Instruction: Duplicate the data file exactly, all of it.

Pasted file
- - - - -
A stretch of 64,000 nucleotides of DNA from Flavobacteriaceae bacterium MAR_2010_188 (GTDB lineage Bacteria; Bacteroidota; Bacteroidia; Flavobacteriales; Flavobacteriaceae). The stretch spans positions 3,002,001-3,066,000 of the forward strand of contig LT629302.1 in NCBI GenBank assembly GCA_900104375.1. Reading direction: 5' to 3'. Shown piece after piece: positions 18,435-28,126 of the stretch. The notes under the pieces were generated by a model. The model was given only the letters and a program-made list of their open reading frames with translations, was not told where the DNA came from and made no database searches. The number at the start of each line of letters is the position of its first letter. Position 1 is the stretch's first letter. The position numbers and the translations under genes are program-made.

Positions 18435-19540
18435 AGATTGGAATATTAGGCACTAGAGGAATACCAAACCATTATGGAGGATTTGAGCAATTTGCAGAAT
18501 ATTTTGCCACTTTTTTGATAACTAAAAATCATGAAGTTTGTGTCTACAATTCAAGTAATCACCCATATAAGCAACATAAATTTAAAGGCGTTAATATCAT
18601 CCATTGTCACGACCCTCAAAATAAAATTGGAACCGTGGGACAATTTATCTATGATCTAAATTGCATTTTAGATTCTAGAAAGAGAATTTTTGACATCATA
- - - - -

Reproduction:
A stretch of 64,000 nucleotides of DNA from Flavobacteriaceae bacterium MAR_2010_188 (GTDB lineage Bacteria; Bacteroidota; Bacteroidia; Flavobacteriales; Flavobacteriaceae). The stretch spans positions 3,002,001-3,066,000 of the forward strand of contig LT629302.1 in NCBI GenBank assembly GCA_900104375.1. Reading direction: 5' to 3'. Shown piece after piece: positions 18,435-28,126 of the stretch. The notes under the pieces were generated by a model. The model was given only the letters and a program-made list of their open reading frames with translations, was not told where the DNA came from and made no database searches. The number at the start of each line of letters is the position of its first letter. Position 1 is the stretch's first letter. The position numbers and the translations under genes are program-made.

Positions 18435-19540
18435 AGATTGGAATATTAGGCACTAGAGGAATACCAAACCATTATGGAGGATTTGAGCAATTTGCAGAAT
18501 ATTTTGCCACTTTTTTGATAACTAAAAATCATGAAGTTTGTGTCTACAATTCAAGTAATCACCCATATAAGCAACATAAATTTAAAGGCGTTAATATCAT
18601 CCATTGTCACGACCCTCAAAATAAAATTGGAACCGTGGGACAATTTATCTATGATCTAAATTGCATTTTAGATTCTAGAAAGAGAATTTTTGACATCATA